Sunday, March 9, 2014

Slice of Life: Life in Perspective

The month of March brings on the Slice of Life Challenge where bloggers are encouraged to post daily about, well, a slice of life from their day. Link up with Two Writing Teachers to read what others post for their Slice of Life daily challenge.

I have actually been avoiding my blog this past week - not blogging means that I can avoid being some raw emotions that I experienced this past week.

I live in a rural coastal town where we tend to know everyone's business. Social media adds another layer of knowing what is going on. In February, a lot was circulating over Facebook about praying for a man named Kurt Robinson. Kurt needed a 2nd double lung transplant.

Kurt attended school in the district where I work - so my colleagues know him because they coached & taught him. His mom has been employed by my school district. His brother-in-law is an administrator here. Kurt's sister is employed by the ESD (educational service district) and works in my district as a speech pathologist. I have never crossed paths with Kurt himself, but know him of him based on my other work relationships and friendships. 

There's a lot that has been circulating over my Facebook feed about friends and relatives who have shared the comments of "positive thoughts sent their way", or "prayer for healing", or "please consider donating" - Kurt's story didn't push any emotional buttons, initially. 

When I saw GoFundMe/KurtRobinson begin to cross my feed I became more curious about the specifics of what is going on with this man that I know of but do not know personally.  

Through the GoFundMe website, I linked up to Kurt's blog and was able to learn about Kurt's journey leading up to his first lung transplant only two years ago. His story blew me away. To begin with, he put a face to a disease that I have only heard of - cystic fibrosis. Next, reading of his first journey and the false "starts" for his initial lung transplant were unreal to me. He was in the fight for his life and in a horrible twist, he was fighting the same battle all over again. 

His blog brought his condition to life. In February, when he was hospitalized, his wife continued his blog giving me an opportunity to know her as well. Kurt and his wife, Lisa, were no longer people who were random individuals showing up on my Facebook feed. They were real people opening up about the realities of their fight for survival.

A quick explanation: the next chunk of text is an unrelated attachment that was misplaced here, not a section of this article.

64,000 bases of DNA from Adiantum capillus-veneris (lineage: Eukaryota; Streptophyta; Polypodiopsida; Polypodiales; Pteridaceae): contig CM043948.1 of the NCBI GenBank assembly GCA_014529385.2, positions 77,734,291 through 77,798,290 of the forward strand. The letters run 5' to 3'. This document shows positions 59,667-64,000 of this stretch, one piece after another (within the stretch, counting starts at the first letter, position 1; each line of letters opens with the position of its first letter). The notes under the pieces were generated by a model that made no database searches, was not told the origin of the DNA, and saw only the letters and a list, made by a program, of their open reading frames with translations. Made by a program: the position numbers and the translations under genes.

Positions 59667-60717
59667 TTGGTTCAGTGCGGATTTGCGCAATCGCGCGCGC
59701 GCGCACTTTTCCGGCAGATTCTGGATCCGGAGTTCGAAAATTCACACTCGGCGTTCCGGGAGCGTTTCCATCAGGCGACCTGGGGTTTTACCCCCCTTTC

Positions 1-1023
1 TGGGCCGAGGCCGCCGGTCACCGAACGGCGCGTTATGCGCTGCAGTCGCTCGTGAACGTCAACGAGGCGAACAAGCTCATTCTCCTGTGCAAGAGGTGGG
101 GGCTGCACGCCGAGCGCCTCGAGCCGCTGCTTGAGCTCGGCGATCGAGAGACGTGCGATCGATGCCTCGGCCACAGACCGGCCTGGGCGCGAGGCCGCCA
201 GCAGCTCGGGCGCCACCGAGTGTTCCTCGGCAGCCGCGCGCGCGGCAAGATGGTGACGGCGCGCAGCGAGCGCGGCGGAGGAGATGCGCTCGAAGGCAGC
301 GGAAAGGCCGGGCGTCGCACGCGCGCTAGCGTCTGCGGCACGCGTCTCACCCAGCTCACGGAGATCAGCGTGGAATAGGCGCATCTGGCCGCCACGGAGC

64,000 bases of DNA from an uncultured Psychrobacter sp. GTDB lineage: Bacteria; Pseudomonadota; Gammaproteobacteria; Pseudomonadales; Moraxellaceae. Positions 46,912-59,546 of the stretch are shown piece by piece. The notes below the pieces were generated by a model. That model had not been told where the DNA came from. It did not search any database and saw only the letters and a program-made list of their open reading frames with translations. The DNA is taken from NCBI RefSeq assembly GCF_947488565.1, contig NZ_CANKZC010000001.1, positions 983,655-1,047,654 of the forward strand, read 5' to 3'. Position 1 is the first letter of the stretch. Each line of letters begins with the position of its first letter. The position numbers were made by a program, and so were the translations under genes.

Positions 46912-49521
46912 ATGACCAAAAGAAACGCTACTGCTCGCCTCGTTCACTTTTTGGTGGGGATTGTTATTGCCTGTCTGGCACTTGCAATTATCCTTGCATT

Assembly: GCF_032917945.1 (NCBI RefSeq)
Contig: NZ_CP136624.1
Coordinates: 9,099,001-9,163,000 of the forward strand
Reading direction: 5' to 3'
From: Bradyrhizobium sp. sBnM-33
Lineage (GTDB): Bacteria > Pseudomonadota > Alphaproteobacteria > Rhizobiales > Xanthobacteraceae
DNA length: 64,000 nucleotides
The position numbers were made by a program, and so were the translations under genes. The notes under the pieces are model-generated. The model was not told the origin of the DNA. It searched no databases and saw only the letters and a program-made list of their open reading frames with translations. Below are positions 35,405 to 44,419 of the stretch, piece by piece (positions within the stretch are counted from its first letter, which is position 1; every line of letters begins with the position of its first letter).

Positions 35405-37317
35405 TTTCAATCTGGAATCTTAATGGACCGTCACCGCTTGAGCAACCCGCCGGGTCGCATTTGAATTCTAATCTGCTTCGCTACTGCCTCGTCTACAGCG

A bit less than a week ago, the family received news that there was a set of donor lungs only to find out that once the lungs were harvested that the lungs were not viable. A day later, Kurt was taken off of the donor list (he had deteriorated that much). The day after that his family agreed to take him slowly off of life supports. Kurt died at 6:00 p.m. on Thursday.

I was saddened by Kurt's death. It seemed unfair that this man who so many talked about as kind and courageous was taken from life too soon. However, was particularly difficult for me to cope with was the impact that his death would have on his wife, his sister(s), and his mother. I identified with all three of these women because it could have easily been me - not the one dying, but the one left behind. I would be heartbroken, as a sister, if anything happened to any one of my brothers or sisters. I would be completely devastated if anything were to happen to my husband. If anything were to happen to my daughter - I think I'd rather die, too. His mom, Sheryl, losing her son is what as stuck with me the most. I grieve for her in what feels like an unnatural occurrence. It doesn't seem "right" when children die before their parents. 

I appreciate Kurt and his family opening up about their lives - Kurt's battle with Cystic Fibrosis; his life as Kurt 2.0 (as he called it); and then the last chapter of his life that his wife subsequently documented for the rest of us. I have a lump in my throat as I think about the post that Kurt's wife posted today - the letter that he wrote to her in January just in case another lung transplant was not successful or possible. (Read From the man I loved).

I thought that when my dad died in 2010 that I had gained perspective. In the business of work and life, I have veered off of that perspective and have become unbalanced. Kurt's story, his family's story, has refocused my perspective. My work is important to me, but at the end of the day, I will be actively appreciating and taking advantage of every moment with my husband, my beautiful daughter, my extended family. Life is too short.


  1. Nothing makes loss like this easier. Life is too short, isn't it?

    CF is such a horrible disease. Hopefully a lot of people put a face with CF and will do more to preserve his legacy by working to raise awareness and funds for CF research.

    I hope Kurt rests in peace.


  2. This kind of thing is always so, so, so hard for me to understand. It sounds like you are bringing some good from Kurt's death through the lessons it has taught you. Give your family lots of extra love this week!